Category Archives: Personal

2012 Personal Goals

I was inspired by Heidi Grant Halvorson in the Harvard Business Review blog today to work on my 2012 goals:

Get specific. When you set yourself a goal, try to be as specific as possible. “Lose 5 pounds” is a better goal than “lose some weight,” because it gives you a clear idea of what success looks like. Knowing exactly what you want to achieve keeps you motivated until you get there. Also, think about the specific actions that need to be taken to reach your goal. Just promising you’ll “eat less” or “sleep more” is too vague — be clear and precise. “I’ll be in bed by 10pm on weeknights” leaves no room for doubt about what you need to do, and whether or not you’ve actually done it.

This is similar to the SMART philosophy of goal making (good goals are Specific, Measurable, Attainable, Realistic, and Timely), which I try to follow.

Another influence on goal setting for me is Covey’s Seven Habits. The last one, Sharpen the Saw, suggests we work to increase our Mental, Physical, Emotional/Social, and Spiritual/Renewal capacity.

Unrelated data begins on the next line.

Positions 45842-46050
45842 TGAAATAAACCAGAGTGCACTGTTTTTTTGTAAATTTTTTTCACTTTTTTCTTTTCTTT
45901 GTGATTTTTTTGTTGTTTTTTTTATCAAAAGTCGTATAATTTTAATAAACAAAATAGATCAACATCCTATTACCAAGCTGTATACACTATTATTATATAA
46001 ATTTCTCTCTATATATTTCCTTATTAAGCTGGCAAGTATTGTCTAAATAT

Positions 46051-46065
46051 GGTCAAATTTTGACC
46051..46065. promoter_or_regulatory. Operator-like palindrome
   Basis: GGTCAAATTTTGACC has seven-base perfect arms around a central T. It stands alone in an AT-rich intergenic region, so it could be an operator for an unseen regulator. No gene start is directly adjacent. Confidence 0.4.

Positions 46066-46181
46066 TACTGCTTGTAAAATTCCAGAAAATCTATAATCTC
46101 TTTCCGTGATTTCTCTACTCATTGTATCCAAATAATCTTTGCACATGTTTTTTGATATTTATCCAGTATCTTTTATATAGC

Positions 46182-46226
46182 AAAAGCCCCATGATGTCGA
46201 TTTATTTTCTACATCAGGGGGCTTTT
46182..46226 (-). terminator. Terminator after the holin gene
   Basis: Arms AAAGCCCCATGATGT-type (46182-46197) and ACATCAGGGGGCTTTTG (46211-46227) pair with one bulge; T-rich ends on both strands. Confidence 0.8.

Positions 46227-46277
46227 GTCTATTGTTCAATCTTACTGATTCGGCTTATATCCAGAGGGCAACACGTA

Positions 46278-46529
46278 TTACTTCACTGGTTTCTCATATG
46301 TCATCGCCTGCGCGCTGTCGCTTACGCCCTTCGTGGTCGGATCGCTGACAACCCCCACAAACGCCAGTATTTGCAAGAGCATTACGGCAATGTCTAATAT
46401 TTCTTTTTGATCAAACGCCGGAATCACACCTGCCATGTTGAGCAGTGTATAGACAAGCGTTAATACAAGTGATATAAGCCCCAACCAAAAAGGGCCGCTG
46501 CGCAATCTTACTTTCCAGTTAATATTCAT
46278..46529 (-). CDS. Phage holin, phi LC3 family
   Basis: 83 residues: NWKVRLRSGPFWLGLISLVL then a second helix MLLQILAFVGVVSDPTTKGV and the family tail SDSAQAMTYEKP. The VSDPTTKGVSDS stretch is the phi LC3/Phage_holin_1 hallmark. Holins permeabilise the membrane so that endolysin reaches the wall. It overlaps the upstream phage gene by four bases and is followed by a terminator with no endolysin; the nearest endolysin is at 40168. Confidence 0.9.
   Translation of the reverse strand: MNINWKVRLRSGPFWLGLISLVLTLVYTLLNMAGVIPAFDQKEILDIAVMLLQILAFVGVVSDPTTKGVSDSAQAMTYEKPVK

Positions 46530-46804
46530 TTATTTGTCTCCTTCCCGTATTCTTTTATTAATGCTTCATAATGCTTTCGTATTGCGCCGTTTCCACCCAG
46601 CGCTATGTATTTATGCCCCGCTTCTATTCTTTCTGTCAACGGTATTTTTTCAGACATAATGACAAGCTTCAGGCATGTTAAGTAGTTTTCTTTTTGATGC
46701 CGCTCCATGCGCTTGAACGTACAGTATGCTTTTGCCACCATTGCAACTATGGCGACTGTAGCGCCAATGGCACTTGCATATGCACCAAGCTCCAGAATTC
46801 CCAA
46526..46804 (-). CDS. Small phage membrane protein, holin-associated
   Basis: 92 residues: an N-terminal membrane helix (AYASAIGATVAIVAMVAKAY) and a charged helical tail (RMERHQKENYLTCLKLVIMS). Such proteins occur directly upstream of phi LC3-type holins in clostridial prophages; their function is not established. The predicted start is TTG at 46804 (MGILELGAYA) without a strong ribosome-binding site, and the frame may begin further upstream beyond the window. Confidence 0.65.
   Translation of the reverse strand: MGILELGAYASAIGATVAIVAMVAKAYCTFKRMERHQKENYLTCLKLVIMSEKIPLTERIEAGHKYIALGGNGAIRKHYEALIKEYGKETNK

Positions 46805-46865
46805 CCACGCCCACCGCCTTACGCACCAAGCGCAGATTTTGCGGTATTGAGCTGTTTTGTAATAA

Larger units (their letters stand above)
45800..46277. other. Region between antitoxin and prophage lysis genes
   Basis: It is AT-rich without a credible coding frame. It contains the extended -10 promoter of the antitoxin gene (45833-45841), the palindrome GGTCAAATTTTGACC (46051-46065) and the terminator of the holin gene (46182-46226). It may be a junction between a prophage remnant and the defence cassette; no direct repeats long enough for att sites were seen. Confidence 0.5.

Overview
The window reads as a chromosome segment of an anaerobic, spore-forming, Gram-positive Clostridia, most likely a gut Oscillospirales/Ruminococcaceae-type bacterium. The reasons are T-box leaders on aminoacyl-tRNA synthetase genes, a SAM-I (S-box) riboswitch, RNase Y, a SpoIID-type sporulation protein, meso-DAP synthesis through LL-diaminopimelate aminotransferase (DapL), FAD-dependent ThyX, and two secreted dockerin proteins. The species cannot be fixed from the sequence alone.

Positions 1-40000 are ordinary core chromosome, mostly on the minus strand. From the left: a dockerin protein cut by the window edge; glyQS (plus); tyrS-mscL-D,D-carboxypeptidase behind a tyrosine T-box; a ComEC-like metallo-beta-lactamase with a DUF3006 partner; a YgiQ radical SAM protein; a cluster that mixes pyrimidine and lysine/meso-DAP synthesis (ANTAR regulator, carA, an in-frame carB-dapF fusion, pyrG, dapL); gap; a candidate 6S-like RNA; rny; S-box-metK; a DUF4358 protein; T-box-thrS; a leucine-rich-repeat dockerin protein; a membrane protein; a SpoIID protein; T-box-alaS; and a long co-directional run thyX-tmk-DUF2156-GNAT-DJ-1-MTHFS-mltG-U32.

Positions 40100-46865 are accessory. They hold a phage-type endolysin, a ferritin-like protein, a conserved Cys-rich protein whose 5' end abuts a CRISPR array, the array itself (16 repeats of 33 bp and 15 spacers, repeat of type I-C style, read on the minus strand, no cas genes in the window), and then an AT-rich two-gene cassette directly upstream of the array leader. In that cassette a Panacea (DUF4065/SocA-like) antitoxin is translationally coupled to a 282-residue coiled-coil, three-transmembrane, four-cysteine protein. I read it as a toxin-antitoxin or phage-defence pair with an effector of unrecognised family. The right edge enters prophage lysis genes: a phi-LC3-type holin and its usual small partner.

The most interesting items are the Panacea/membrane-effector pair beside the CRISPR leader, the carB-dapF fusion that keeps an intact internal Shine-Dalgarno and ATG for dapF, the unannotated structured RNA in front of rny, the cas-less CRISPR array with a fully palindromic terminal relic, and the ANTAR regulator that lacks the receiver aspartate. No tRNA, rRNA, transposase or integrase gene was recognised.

To that end, I developed these personal goals for 2012:


  • Publish 75 blog posts
  • Work 3 hours per week on personal coding projects
  • Publish 3 apps

Physical: work out 5 days/week, and

  • Be able to do 10 dead hang pull-ups
  • Be able to do 10 ring dips
  • Be able to bench press 155 pounds
  • Rx 30 workouts at CrossFit
  • Eat paleo food on 275 days


  • Do 100 hours of community service
  • Eat meals with 25 different groups of people


  • On last weekend of each month, spend at least two hours alone somewhere outside and unpopulated. Look over goals and plan the next month.

Gift a story for Christmas

I have a friend that is very hard to shop for. One day, for his birthday, I tried to make a list of everything he likes. After an hour, I had this:

He likes to tell stories

He’s one of the more prolific and interesting story tellers I know. So, from then on, it was a lot easier to think of ideas — I just tried to find a way for us to spend a few hours doing something weird. Fencing lesson, new restaurant (with food he hasn’t tried), kayak to an eagle’s nest — every one of these things has made it into his story repertoire (enhanced for the listener’s pleasure, of course).